NJWILDBEAUTY readers know that I have learned to flee the irretrievable past, especially on holidays.  Today, the day after Christmas, I had the privilege of guiding two friends, –Willing Hands with me at D&R Greenway,– on their first exploration of Plainsboro Preserve.  This day fulfilled my inexplicable passion for visiting summer places in winter.   Come with us — via Internet images, to a quarry that’s been turned into an unexpected haven.

Day is Done Plainsboro Preserve

My two favorite regions are its beechwood and the peninsula.

plainsboro-preserve snow scene from Internet

Deeper and deeper, –although so near Route 1–, we moved on glistening leaves into timelessness.  We had no snow today, rather ice crystals and iced puddles and ice-signatured ponds and ice stars caught in moss and ice swirled with milkiness as though in an art nouveau gallery!

Our long silent trek through that wilderness of chinchilla-grey trunks held mystery, allure palpable to all three of us.  A few nuthatches in the underbrush made no sound, save their soft rustling.  We were glad to be beech-surrounded, for it kept this weekend’s wild winds from cheeks and noses, everything else on each of us being fully protected from elements.

Normally, the beechwood, –being a microclimate–, is 10 – 12 degrees warmer than the rest of our region in winter; that much cooler in summer. For some reason – [but of course we are not to implicate global warming] this entire forest –with one or two welcome exceptions==, had dropped all leaves now.  As in maybe yesterday.  Not only dropped them, but turned them the pale thin cream color they usually attain right before mid-April drop.  April 15 is a long way off — when the trees need a burst of acid fertilizer to bring forth healthy crops of beech nuts.  What this early leaflessness means to squirrels and other forest dwellers, I do not know.  We did not really experience the temperature protection, possibly because this beechwood was bare.

Even so, off-season magic and beechwood magic persisted, enhanced as two white-tailed dear tiptoed just to our right, revealing no alarm at our very human presence.

DCIM101GOPRO

One is most aware of McCormack Lake, former quarry, almost step of one’s explorations of this unique Preserve.  Too near, lurk shopping centers and major organizational sites and whirring highways and too many condos and homes, and not enough farms.  But the lake rests in this forested setting, like the Hope Diamond.  I’d rather SEE this lake than the Hope Diamond.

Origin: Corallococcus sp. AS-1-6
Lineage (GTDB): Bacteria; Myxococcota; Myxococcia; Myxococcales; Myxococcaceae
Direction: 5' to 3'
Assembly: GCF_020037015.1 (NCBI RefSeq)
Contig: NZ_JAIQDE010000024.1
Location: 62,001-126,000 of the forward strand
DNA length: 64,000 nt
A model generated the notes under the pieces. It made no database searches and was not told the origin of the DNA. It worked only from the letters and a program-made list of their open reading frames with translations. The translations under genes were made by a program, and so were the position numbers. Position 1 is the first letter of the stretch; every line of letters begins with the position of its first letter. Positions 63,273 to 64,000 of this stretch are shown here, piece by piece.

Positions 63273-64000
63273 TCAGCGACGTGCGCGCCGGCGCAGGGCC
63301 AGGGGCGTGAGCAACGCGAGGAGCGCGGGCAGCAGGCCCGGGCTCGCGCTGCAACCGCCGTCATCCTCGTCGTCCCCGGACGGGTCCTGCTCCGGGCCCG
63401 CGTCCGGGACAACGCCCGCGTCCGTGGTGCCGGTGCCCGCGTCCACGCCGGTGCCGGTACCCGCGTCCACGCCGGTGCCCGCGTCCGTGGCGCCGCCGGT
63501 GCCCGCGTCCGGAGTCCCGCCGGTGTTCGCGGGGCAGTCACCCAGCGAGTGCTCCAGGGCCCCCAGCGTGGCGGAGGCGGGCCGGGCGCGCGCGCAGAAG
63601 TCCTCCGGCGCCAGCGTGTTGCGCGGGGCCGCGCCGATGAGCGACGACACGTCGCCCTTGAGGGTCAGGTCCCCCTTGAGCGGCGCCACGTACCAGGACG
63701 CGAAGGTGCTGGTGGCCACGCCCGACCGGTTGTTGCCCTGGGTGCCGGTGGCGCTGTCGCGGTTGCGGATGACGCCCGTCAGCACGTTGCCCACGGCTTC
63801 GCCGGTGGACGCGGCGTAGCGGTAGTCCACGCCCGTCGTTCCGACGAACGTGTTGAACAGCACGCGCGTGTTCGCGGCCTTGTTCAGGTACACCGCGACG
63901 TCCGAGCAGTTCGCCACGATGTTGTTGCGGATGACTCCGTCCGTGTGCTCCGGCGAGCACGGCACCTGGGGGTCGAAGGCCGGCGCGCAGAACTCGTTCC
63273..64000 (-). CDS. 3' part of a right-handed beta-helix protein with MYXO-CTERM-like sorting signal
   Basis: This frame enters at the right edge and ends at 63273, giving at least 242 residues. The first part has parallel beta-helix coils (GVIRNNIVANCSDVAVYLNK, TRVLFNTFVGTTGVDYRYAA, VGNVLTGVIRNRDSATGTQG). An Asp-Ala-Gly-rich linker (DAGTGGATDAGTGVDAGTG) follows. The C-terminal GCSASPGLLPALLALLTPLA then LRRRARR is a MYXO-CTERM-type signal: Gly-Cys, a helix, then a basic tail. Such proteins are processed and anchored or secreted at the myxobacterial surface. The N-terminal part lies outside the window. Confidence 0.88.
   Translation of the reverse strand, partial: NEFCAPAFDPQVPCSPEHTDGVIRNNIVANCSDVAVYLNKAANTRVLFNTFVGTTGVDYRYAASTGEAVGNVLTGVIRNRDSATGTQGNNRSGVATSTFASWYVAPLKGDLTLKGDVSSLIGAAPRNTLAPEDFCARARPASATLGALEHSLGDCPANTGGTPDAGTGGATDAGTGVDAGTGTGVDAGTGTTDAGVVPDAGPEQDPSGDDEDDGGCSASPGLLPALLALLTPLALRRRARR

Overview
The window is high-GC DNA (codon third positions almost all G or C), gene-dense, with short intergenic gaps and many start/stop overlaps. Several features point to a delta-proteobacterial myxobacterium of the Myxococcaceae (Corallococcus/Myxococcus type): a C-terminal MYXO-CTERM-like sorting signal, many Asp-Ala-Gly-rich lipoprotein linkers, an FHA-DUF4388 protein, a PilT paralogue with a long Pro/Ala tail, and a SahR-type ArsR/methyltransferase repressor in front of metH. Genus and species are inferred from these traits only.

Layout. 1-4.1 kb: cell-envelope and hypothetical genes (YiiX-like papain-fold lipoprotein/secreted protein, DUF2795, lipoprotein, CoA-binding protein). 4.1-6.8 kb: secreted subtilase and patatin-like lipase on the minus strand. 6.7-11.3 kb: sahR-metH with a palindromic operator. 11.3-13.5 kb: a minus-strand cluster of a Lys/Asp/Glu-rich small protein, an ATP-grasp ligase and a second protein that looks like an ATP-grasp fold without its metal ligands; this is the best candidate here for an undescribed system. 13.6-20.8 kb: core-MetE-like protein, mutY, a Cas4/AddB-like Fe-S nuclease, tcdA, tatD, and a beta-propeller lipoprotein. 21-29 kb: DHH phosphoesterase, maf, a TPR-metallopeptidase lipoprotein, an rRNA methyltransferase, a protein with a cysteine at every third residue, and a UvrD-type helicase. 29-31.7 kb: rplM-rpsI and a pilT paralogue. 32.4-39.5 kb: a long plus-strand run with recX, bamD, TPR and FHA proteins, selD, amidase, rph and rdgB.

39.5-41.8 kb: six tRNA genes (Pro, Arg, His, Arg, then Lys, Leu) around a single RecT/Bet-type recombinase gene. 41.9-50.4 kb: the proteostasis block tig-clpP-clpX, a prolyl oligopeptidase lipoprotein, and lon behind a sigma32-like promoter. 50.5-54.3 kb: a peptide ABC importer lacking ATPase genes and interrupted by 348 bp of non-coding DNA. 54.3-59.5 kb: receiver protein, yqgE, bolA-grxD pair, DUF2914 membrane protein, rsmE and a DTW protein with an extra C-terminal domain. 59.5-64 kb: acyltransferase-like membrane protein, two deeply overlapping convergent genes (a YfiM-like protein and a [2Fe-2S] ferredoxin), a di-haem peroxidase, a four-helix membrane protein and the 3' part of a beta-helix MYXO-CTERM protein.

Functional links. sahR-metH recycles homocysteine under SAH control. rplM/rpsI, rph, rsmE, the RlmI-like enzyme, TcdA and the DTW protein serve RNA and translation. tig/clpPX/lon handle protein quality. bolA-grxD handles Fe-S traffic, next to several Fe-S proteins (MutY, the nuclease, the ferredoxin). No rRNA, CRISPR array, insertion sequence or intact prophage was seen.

Bufflehead Dapper Princeton Brenda Jones

The quarry lake was the deep smoky blue today of Maine’s October ocean.  Winds were ever-present, wrinkling its surface until it resembled the cotton plisse fabric of childhood.  We’d chosen the Preserve for the lake, , hoping to find winter ducks in abundance.  Perhaps six small distant ones could have been buffleheads in size and coloring (varying proportions of black and white.)  But ‘Buffies’ are diving ducks, and in all the time we walked the peninsula, we never saw them do anything but float like rubber duckies in a large blue bathtub.  But they were charming and winsome, and their very distance-blurred field marks added to the magic.

land's end Plainsboro Preserve peninsula onto quarry lake

[Tip of the Peninsula, recently ‘refreshed’, with welcome stone slab bench.  But this scoured look is not the norm for this Preserve.  Above our heads was a (seemingly never utilized) osprey platform.  I always fret and had told them in the Audubon office that ospreys require a smaller, lower feeding platform.  They do not eat their catch in the nest, for the scent could lure predators to their young.  No feeding platform — no active nest, in my experience…  Even so, it’s a magical place to sit and let the lake and all those unbroken reaches of forest speak to you.  This is not osprey season, anyway!]

Beaver Brenda Jones

Brenda Jones’ Beaver in D&R Canal Near the Fishing Bridge

The most exciting part about the peninsula to me is that it preserves Pine Barrens flora on both sides of what is now “Maggie’s Trail.”  Crusty lichen, cushy bitter green moss, cinnamon-hued oak leaves, paling sands.  Think of roadsides in Island Beach, and you have that cushioned crustiness on both sides along Maggie’s Trail.  Today, we had to deal with oddly ever-present sweet gum balls.  Not only not Pinelands, but also way ahead of schedule.  Hard to walk on – more difficult than on acorns peppering Berkshire trails in autumn.   Sweet gum balls normally drop around Washington’s Birthday.

beaver close-up Brenda Jones

Brenda Jones Beaver Close-Up, Millstone Aqueduct